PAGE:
They are men and women justifiably proud of their wonderful flying machine. Their unique airplane is the world's only flying, teaching eye hospital. The doctors, nurses and flight crew of Project Orbis flew their refitted DC8 jetliner into the capital last week.

Between a hangar and a runway at the north end of National Airport, Orbis was inspected by a gathering of 200 people that included the Surgeon General, a senator, a White House official and an assistant secretary of state. Officialdom's flyby was public confirmation of what has been known privately in the 15 months that the hospital has been traveling to all parts of the world: in the fight against blindness and eye diseases, Orbis has been a winged blessing.

Inside the plane, part of the story is told by the array of modern medical equipment. An ophthalmological operating suite in which 800 surgeries and 400 laser procedures have been performed is the centerpiece. A few feet away is a treatment room for corneal transplants and advanced technologies like ocutone. A scrub area, a conference room, ophthalmological cameras and lamps, a sterilizer, refrigeration, a recovery area and a library are some of the other facilities.

The medical team of Orbis went to 15 cities in 10 countries in its first eight months. These included Ecuador, Jamaica, Colombia, Peru, Indonesia, Malaysia, Thailand and Pakistan. It recently returned from Jordan, Tunisia and Morocco, and leaves in a few days for several Latin American countries.

Organizationally, the nonprofit Orbis is similar to the Hope ship and the Peace Corps. It treats the immediate needs of patients on the plane, as well as inviting in host-country doctors for on-board training to learn more about the art. When the plane leaves, the expertise stays.

One flying eye hospital is no more than a small beginning when compared with the immensity of the suffering. Doctors working on Orbis report that globally 42 million people are blind. A half-billion people have eye diseases and disorders that, if untreated, can lead to blindness. The rate of illness is increasing faster than that of population growth.

Until a hundred eye hospitals are airborne, Orbis doctors talk about "the multiplier effect" of the project's teaching. In a year's time, about 1,000 host- country doctors come to the plane for its surgical programs and to observe the operations. If those doctors in turn help only one new patient a day for 250 working days a year, in 10 years nearly 14 million patients will be helped.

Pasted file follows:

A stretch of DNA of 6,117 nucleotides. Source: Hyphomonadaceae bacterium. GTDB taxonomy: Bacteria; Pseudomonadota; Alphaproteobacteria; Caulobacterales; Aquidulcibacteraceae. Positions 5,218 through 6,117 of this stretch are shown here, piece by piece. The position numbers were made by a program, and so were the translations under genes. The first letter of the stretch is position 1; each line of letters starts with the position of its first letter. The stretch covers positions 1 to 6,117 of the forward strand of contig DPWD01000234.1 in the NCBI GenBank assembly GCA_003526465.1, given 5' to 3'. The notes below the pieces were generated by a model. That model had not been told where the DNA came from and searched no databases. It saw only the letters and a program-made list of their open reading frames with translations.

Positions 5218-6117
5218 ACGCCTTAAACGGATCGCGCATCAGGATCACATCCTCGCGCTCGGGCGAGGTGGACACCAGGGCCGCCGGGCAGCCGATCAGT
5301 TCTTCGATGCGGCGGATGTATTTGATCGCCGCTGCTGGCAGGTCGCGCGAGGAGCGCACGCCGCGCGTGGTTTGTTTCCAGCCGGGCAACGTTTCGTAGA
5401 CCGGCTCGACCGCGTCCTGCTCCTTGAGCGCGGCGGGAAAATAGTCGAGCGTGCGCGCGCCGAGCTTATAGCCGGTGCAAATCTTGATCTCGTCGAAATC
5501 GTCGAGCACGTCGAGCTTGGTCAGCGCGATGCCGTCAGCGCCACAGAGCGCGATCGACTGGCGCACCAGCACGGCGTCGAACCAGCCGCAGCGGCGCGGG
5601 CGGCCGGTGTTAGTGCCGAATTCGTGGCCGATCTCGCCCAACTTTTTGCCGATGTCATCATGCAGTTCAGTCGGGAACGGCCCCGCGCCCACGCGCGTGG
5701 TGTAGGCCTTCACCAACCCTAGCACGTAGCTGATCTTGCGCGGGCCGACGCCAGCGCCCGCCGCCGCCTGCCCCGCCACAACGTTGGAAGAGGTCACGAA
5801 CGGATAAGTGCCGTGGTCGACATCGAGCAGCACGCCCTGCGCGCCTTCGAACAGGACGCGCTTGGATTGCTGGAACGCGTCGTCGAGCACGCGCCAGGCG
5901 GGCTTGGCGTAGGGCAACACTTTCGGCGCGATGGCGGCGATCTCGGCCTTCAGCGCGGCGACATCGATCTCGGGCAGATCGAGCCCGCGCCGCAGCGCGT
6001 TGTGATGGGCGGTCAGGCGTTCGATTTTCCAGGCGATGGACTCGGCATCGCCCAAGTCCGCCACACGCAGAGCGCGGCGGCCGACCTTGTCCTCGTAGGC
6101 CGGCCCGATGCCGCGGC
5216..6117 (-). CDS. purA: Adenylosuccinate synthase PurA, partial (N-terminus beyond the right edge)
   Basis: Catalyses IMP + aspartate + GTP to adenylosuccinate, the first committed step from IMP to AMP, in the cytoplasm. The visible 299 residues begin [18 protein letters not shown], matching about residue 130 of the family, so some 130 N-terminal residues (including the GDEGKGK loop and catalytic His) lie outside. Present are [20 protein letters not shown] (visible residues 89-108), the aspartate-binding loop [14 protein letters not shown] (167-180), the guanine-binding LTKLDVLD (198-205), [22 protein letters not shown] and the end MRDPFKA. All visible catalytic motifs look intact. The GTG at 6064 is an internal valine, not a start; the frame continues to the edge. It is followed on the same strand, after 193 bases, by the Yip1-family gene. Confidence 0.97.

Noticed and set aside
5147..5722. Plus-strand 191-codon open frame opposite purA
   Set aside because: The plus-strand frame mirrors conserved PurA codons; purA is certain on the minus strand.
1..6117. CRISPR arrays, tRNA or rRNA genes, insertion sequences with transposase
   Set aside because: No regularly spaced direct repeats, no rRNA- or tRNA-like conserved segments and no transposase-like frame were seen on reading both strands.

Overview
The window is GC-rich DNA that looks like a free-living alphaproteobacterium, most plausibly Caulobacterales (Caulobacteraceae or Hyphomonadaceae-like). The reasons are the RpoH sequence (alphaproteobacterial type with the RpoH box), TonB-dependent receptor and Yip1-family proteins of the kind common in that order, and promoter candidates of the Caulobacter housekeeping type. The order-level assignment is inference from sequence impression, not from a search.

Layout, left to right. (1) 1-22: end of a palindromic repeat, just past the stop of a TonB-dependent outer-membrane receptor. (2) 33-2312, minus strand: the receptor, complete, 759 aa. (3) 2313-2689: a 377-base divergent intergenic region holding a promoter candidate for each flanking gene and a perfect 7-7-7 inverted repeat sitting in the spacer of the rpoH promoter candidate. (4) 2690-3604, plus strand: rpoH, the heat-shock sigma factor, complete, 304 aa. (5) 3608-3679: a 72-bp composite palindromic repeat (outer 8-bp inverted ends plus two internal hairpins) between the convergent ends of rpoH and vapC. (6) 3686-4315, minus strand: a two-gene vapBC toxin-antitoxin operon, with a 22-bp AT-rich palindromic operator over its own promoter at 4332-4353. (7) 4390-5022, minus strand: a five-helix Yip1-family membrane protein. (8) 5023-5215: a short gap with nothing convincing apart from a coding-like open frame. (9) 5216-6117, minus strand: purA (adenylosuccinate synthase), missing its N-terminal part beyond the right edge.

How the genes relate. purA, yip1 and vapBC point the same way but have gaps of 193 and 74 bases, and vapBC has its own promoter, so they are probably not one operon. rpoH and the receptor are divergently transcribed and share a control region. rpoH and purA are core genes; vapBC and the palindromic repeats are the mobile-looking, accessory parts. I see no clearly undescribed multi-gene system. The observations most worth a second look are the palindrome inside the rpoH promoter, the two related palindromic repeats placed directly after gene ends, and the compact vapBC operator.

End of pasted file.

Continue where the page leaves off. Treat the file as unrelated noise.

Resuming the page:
The record of Orbis since March 1982 and its projections for the future, represent a soaring of compassion. Much of America's other relations with the world's sick and poor appear to be either permanently grounded or about to crash-land. In 1970, according to the House Foreign Relations Committee, 0.32 percent of our gross national product went to developmental assistance. In 1982, it was down to 0.2 percent. That ranks us 16th among 17 major Western countries. Only Italy is behind the United States, and that may be changing. Italy is increasing its contributions.

In a few years, America, the Earth's richest and most comfort-laden nation, is likely to be the stingiest Western country.

At the same time that we are pulling back economic aid, one of the most rapidly growing parts of the federal budget is military assistance. Moral blindness, unlike corneal blindness, isn't treatable by surgery.

Among those at National Airport were L. F. McCollum, the former chief of Continental Oil, who in the 1950s served as the chairman of Project Hope. Going from a ship to a jet, McCollum is now chairman of Orbis. He is a link to the corporations and foundations that donate equipment and money to the project. Financially, Orbis, with headquarters at 330 West 42nd St., New York 10016, is about as cost-effective as any health-care facility in America. The low overhead in its $3.5 million budget means that eye operations, which might cost between $2,000 and $3,000 in the United States, are done at an average cost of $10 in the plane. To date, more than 60 American ophthalmologists have donated their time and expenses to work on the plane in all parts of the world.

In Washington, the strongest political supporter of Orbis is Sen. Charles Mathias (R-Md.). While showing his wife through the plane last week, he voiced sentiments similar to those he expressed last December in Congress about Orbis: "Amid all the bad news these days, it is a joy to have something pleasant to contemplate." And take off with.